WAGRO provides assistance to Snohomish County families

By Luke Putvin | Lynnwood Times Staff

On May 7, the WAGRO Foundation provided monetary support to 110 families outside the Lynnwood Food Bank. President of WAGRO and Lynnwood City Councilmember Julieta Altamirano-Crosby, along with WAGRO volunteer Lupita Zamora, were there to give checks to families in need. 

Individuals applied for the money through WAGRO’s Facebook page. Within 24 hours, WAGRO received over 300 inquiries and closed the application. To be eligible, one had to live in Snohomish county and be an indigenous or undocumented individual whose monetary income has been interrupted due to COVID-19.

Altamirano-Crosby said that not everyone is necessarily in the same situation at this time during the pandemic. There are individuals who are able to comfortably stay home during quarantine, but there are others who are suffering from hunger and may be unable to pay bills. 

“Undocumented families have no way to apply for government resources, so they are often forgotten,” Altamirano-Crosby said. “When I came to this country, I wasn’t able to speak English, and I wasn’t able to navigate the system and its barriers… I made a moral commitment with myself to help people that were facing the same thing I was facing.”

Amalia, one of the individuals there, learned about this through a friend. “This is very, very important for me and my family… because I don’t have money. I haven’t been able to work for two months. I thank [WAGRO] so much for me and for my family… Any help, any money is helpful.”

Sarah was there with her husband and child, and she learned about this through WAGRO’s Facebook page. “[My husband] hasn’t worked for two months. He does construction, and he’s the one that pays the bills right now. It’s been hard, and this will be a big help. He should start being able to work again this week,” she said.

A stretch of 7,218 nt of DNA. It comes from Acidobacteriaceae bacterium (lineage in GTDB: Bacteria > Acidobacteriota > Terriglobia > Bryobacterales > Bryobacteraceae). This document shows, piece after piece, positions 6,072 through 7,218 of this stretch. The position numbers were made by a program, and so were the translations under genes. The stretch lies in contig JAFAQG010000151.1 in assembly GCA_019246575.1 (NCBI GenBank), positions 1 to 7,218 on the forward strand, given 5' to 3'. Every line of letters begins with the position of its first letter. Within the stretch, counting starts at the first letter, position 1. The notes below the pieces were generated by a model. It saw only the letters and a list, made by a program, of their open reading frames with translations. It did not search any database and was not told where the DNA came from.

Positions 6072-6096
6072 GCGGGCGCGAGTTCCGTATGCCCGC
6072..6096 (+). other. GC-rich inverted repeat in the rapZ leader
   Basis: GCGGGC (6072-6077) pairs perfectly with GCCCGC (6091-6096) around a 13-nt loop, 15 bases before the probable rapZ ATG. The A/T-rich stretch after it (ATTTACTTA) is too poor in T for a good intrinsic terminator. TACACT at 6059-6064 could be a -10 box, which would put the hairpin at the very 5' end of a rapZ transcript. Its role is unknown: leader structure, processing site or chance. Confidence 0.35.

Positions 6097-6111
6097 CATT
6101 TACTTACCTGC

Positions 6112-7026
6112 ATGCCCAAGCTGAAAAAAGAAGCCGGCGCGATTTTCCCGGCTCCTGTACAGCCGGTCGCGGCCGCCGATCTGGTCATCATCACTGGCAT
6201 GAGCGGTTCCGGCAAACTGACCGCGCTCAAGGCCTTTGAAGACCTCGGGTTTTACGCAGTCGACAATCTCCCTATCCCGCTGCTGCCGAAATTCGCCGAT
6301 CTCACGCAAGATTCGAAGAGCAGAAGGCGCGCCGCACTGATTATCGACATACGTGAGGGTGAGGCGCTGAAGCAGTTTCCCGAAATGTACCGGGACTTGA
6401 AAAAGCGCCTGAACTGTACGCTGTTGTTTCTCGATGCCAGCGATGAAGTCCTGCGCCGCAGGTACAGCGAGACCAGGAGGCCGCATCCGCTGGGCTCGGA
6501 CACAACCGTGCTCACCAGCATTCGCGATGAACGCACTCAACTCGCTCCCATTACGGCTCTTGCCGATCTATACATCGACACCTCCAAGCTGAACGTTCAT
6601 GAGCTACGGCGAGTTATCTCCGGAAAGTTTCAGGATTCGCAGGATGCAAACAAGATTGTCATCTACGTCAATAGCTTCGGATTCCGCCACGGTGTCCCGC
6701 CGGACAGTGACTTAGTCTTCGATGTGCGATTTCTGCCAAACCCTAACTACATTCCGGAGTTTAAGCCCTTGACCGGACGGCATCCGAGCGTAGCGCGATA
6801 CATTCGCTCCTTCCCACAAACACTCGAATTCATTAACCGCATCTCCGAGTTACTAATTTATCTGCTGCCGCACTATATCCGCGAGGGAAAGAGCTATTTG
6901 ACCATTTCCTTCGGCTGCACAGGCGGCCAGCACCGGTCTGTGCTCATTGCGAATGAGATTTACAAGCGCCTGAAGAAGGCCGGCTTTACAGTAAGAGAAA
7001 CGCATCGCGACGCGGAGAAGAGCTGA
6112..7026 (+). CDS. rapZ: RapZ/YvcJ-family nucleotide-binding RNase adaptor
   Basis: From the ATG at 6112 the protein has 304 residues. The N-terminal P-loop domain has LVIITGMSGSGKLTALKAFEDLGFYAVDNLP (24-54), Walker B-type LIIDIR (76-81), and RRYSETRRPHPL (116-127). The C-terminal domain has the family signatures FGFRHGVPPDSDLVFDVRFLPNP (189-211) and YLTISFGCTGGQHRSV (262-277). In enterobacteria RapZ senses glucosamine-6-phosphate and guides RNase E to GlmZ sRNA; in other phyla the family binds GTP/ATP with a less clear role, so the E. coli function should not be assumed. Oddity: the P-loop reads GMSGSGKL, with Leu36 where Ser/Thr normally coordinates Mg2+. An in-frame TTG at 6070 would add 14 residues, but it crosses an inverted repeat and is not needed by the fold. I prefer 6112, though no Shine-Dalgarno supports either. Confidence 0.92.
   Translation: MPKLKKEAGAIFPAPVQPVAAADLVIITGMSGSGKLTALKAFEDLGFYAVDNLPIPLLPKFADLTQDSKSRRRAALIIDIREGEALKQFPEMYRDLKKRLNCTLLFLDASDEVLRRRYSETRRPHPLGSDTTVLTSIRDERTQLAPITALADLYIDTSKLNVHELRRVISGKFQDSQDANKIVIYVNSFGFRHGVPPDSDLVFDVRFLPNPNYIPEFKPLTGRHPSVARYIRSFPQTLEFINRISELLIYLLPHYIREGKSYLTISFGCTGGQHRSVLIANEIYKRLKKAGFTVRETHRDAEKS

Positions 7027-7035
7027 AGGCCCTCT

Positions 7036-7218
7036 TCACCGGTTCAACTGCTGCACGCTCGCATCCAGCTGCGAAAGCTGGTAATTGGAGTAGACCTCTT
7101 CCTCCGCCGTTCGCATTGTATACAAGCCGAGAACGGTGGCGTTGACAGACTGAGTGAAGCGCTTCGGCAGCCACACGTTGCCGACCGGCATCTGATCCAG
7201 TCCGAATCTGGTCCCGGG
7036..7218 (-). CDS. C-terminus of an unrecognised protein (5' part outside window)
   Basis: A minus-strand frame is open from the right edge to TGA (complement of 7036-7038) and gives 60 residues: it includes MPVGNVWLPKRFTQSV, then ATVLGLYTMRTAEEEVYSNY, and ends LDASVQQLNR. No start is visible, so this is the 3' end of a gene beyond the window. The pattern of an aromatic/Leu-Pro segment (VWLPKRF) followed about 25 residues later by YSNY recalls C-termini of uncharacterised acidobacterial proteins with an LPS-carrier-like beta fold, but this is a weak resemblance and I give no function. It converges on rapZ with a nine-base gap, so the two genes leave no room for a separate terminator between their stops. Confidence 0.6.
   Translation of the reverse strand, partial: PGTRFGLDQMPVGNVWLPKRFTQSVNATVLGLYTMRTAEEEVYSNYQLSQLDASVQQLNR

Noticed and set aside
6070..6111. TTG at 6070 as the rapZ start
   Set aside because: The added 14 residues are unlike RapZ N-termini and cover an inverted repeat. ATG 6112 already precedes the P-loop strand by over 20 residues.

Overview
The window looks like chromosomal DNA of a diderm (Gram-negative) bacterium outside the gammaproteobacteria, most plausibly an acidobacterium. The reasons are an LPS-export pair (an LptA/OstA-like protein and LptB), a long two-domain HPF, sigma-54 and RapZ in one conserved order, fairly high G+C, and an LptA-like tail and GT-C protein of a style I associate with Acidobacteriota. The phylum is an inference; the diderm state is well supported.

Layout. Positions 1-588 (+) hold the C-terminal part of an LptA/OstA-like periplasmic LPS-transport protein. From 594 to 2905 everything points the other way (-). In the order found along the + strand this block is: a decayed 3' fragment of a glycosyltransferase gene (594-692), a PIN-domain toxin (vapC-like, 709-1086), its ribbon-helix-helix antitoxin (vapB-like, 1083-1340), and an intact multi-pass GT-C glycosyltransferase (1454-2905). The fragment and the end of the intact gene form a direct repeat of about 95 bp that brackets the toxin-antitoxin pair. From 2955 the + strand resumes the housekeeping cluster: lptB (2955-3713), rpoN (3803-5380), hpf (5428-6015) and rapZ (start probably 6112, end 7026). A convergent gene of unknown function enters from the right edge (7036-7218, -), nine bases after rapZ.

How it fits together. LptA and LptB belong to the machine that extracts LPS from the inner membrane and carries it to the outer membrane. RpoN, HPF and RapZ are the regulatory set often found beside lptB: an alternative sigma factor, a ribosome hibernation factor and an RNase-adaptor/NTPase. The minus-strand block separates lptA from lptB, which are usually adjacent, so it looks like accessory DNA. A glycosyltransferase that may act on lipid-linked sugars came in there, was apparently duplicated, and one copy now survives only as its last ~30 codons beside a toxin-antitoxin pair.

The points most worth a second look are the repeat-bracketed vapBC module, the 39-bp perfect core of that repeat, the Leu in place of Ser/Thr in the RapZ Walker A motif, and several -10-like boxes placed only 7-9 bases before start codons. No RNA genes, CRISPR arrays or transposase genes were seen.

“It’s been hard. We still haven’t paid all our rent. We paid half of it already, but we’ll be able to pay the rest of it… I’m thankful for this program, and I really appreciate the help.”

Altamirano-Crosby said that WAGRO received about 100 handwritten notes, each one saying things like “Thank you” and “God bless you.”

“I am very grateful to the entire team at the WAGRO Foundation for their passion, hard work and time to accomplish this valuable mission,” Altamirano-Crosby said. “I also wanted to thank all the other individuals who made this possible. Many people think that we are in the same boat, but we are not. We are in the same storm, but not in the same boat. We are passing a moment in which our perceptions and needs are completely different and each one will come out of that storm in different ways. I think COVID-19 really shines a harsh light on racial structural disparities and inequality in this country.”

Altamirano-Crosby also emphasized that there is still a great need in the community and that many are still struggling. The fact that over 300 applied for this and only 110 were able to be accepted shows that, she said.

More information about the WAGRO Foundation can be found on its Facebook page at

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